Gratitude Practice Cures Winter Blues

Gratitude 2 HaikuLiving in Alaska, winter darkness descends with overwhelming longevity. And when days are marked by more grey clouds and rain than snow, the bleakness is devastating. Yet, I wake up, snuggling under my covers and think, “I’m grateful for this warm bed.” When I get up, I’m grateful to be able to turn on heat and to shower in hot water knowing many are without these benefits.

I jumped into Gratitude 100 the same way I’ve begun many projects, with enthusiasm and little initial research. After all, gratitude has been central to my life since I was a child. So, from a personal gratitude list came the idea to create 100 questions to stimulate a gratitude practice I call Gratitude 100 – A Simple Practice for Fulfillment, Balance, and Happiness.

When I finally did research blogs about gratitude, I pleasantly found my ideas shared by others. From the suggestion to write down one’s gratitude in the morning while drinking a cup of tea to recognizing that we can lose the blessings we have when we aren’t grateful. So, as winter cold envelopes most of the nation, this is a good time to answer some of the questions about beginning a simple gratitude practice. Let’s look at some reasons for a gratitude practice, who practices gratitude, and methods of a gratitude practice.

Why Do a Gratitude Practice?

Scientists and doctors have studied gratitude practice and proven its health benefits. Studies show that practicing gratitude helps reduce stress, a large cause of many diseases. People who are grateful are also more optimistic than people who aren’t grateful.

Optimism boosts the immune system to help prevent illness and disease. People who regularly practice gratitude also have higher energy levels and stronger hearts. Feeling grateful stimulates the release of dopamine into the brain preventing depression and creating feelings of happiness.

According to A Network for Grateful Living, the practice of gratefulness fosters personal transformation, cross-cultural understanding, interfaith dialogue, intergenerational respect, nonviolent conflict resolution, and ecological sustainability. And the number one reason for doing a gratitude practice is being grateful puts a smile on the face.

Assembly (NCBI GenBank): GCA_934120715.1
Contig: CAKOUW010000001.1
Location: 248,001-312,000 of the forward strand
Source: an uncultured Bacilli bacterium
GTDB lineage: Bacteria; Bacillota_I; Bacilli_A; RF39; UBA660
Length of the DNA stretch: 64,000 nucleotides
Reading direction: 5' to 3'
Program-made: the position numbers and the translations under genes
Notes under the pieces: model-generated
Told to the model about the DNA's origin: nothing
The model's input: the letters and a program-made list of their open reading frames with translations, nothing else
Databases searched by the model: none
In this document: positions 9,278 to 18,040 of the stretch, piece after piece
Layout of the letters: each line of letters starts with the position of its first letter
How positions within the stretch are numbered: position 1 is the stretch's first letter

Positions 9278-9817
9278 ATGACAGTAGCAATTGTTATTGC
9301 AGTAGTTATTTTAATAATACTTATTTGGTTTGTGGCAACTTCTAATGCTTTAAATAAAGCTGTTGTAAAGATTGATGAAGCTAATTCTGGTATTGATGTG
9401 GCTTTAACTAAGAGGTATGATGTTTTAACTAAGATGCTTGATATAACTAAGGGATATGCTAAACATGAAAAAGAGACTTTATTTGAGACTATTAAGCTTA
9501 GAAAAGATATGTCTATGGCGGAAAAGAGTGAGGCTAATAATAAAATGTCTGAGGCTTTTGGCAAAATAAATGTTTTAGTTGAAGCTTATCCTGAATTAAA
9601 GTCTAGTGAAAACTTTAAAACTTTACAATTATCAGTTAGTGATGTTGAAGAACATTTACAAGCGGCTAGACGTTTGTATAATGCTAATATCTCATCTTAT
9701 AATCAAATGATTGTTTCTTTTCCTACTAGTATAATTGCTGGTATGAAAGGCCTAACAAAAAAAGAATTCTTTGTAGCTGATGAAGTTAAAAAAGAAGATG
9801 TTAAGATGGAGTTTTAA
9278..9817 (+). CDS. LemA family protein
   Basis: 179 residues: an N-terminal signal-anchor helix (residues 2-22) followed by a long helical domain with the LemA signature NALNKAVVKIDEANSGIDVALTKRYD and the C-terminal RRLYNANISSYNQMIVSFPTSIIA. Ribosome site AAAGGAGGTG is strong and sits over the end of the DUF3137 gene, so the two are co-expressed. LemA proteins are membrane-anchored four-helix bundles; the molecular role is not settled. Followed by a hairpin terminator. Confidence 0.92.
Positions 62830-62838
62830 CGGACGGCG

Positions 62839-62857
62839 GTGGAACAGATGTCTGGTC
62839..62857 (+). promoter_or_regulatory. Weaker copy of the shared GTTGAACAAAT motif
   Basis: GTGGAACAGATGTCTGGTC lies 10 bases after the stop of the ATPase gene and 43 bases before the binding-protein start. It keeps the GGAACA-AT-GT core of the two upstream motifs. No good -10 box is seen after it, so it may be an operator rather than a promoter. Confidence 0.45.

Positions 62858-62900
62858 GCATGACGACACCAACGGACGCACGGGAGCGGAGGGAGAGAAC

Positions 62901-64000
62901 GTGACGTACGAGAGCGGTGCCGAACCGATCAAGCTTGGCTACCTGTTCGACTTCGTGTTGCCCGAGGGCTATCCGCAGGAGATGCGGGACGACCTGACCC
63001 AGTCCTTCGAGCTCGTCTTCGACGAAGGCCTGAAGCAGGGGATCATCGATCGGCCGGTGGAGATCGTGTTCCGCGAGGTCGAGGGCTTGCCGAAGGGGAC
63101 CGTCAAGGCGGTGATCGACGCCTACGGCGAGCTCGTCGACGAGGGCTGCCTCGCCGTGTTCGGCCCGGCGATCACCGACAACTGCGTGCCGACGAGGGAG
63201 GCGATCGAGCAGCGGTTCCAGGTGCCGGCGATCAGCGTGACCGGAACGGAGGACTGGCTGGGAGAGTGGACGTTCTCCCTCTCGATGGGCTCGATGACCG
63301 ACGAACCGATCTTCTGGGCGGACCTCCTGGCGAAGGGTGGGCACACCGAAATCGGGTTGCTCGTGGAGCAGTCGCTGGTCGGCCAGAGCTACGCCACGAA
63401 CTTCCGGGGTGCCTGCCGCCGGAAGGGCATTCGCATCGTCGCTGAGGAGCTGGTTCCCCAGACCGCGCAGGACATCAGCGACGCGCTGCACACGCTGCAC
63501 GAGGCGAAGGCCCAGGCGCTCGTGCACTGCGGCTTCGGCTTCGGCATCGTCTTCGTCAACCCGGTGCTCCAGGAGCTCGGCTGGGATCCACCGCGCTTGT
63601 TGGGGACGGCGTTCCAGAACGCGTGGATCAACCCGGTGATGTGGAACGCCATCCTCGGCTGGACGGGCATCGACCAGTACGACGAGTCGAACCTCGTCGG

Who Needs A Gratitude Practice?

Helen Russell, a spiritual creative writer and photographer from New Zealand, began a gratitude practice when she felt her life problems and the separation from her lover became too much to bear. She remembered someone telling her, “Be grateful for small mercies.” Establishing a daily gratitude practice did turn her life around.

James Altucher, a New York trader, investor, writer, and entrepreneur realized he needed to renew his gratitude practice when he found himself totally broke again. He admitted, “I wasn’t grateful for what I had.”

Hailey Batholomew, an Australian film-maker and photographer, suffered from depression until she began to find reasons to be grateful. In addition to overcoming her depression, her relationships improved. So she, with her husband Andrew, began 365grateful.com. People are encouraged to make gratitude photos or videos. The Bartholomews share the video and photographic stories on their site and have also produced a 365 Grateful documentary.

Thousands of people from more than 240 countries daily visit the website, A Network for Grateful Living. This site grew from the work of Brother David Steindl Rast, a Benedictine monk who also studied Zen Buddhism. The site supports the practice of grateful living as a global ethic.

What is a Gratitude Practice?

Simply, a gratitude practice is any practice a person develops to express gratitude daily. Russell offers a nine step process. Among her suggestions is to commit to begin a practice, write gratitude down at a set time of day, and to practice present moment gratitude

She also suggests that we share our gratitude practice with those close to us. Russell stresses that a gratitude practice does not mean the end of bad days but it also should not be set up as a means of attaining goals and then dropped when the goals are accomplished. The purpose of a gratitude practice is to make gratitude an integral part of our daily lives.

For those more results oriented, Altuscher describes how to exercise the “gratitude muscle.” He suggests we begin by writing a list of all the negative situations in our lives and then list all of the good in our lives. Once we can see we do have reasons to be grateful, no matter how negative our current situation may be, we can begin to practice gratitude.

Altuscher suggests three approaches to implement a gratitude practice. We can be grateful all day for everything we see or encounter. Or we can write five e-mails a day to people and tell them why we are thankful for knowing them. And we can keep a gratitude journal, to write down our lists of gratitude.

My current gratitude practice is The Gratitude 100 – A Simple Practice for Fulfillment, Balance, and Happiness. This practice incorporates some of the elements of the two above. But, I created a free downloadable journal and a simple daily catalyst to express at least one reason to be grateful. Every day a gratitude question arrives by e-mail for reflection and response. The Gratitude 100 consists of 20 questions each under the topics physical, spiritual, emotional, mental, and financial.

Now, is the best time to start a gratitude practice to experience how being grateful brings sunshine to cloudy, cold winter days. And yes, I’d be most grateful to you when you join me and practice The Gratitude 100 too.

 

2 Comments on “Gratitude Practice Cures Winter Blues

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